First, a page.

October 17, 2011
Last week in The Thought Leadership of Fred Newman we played with the Newman play in which Lev Vygotsky and Ludwig Wittgenstein are in therapy with a social therapist (referred to in my last post). I asked folks to break up into four groups and perform the readings of the play in any way they wanted. I said that plays are meant to be performed and that inviting them to perform it together would, I hoped and expected, create an open and creative environment for ensuing conversation. One group broke themselves up into the three characters and commented that it was lovely to hear and relate to multiple Wittgensteins and Vygotskys and Brauns. Another group played with pitch and loudness, and ended with whispering the lines into each other’s ears. There was no shortage of creativity among the groups!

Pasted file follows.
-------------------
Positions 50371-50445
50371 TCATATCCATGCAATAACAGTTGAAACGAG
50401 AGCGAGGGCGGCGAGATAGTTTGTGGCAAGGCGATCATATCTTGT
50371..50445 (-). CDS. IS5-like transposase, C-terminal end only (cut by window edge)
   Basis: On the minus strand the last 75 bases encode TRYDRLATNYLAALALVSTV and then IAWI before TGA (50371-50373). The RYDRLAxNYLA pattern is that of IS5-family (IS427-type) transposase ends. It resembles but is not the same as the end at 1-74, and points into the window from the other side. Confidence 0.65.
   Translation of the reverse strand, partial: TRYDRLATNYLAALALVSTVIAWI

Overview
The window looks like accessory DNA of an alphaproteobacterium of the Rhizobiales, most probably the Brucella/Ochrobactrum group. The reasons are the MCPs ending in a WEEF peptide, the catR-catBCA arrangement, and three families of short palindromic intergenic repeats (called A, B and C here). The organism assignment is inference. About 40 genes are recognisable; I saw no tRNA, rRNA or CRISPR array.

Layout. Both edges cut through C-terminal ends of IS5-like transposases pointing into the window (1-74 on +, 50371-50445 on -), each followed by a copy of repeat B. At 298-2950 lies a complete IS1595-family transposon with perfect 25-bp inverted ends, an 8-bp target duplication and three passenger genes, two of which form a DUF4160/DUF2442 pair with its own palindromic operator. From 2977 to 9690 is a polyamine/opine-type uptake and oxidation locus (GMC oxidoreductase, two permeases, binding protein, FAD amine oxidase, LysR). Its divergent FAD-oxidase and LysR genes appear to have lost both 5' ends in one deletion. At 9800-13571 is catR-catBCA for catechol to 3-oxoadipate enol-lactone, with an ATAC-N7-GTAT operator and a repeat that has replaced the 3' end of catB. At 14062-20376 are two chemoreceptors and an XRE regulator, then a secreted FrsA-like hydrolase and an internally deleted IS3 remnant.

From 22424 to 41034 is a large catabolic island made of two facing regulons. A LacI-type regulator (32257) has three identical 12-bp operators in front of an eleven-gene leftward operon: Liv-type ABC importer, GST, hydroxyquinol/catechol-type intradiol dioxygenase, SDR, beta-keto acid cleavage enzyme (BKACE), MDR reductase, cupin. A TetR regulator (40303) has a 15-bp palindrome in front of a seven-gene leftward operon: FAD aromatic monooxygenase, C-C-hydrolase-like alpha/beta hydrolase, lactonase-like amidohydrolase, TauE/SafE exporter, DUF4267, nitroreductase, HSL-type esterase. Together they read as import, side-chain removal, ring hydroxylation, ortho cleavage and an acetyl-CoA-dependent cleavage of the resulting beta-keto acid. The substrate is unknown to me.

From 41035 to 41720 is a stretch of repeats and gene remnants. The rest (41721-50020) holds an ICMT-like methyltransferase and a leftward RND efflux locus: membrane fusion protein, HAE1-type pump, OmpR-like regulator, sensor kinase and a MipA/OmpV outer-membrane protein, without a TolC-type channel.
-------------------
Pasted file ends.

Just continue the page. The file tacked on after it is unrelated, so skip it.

The conversation we wound up creating meandered (my favorite kind) with, in hindsight, a continued focus on what it means to understand and how we create understanding, both as individuals and as a group. Specifically, we spent time speaking about “will” and “motivation” and the activity of doing the unexpected and its relationship to playing like children (what does it mean that, as one participant said, “Everyone was willing to go into the groups and perform”); about reading/performing when you have no idea what you’re reading (the assumption being this is not a good thing, but we questioned that in light of assumptions about what language is); and about the experience of appreciating what they created.
Tonight is the final week. The reading is an article by Newman and Ken Gergen, expanded from an APA presentation the two of them made in 1995. It’s titled, “Diagnosis: The Human Cost of the Rage to Order.” (It’s a chapter in my edited book, Performing Psychology.) I’m looking forward to helping the class with this challenging and important academic piece that argues for a move away from both pictorial and a pragmatic views of language to one of relational activity—and the democratization of diagnosis. Vygotsky and Wittgenstein are, again, characters. As is social therapy, this time with Newman himself.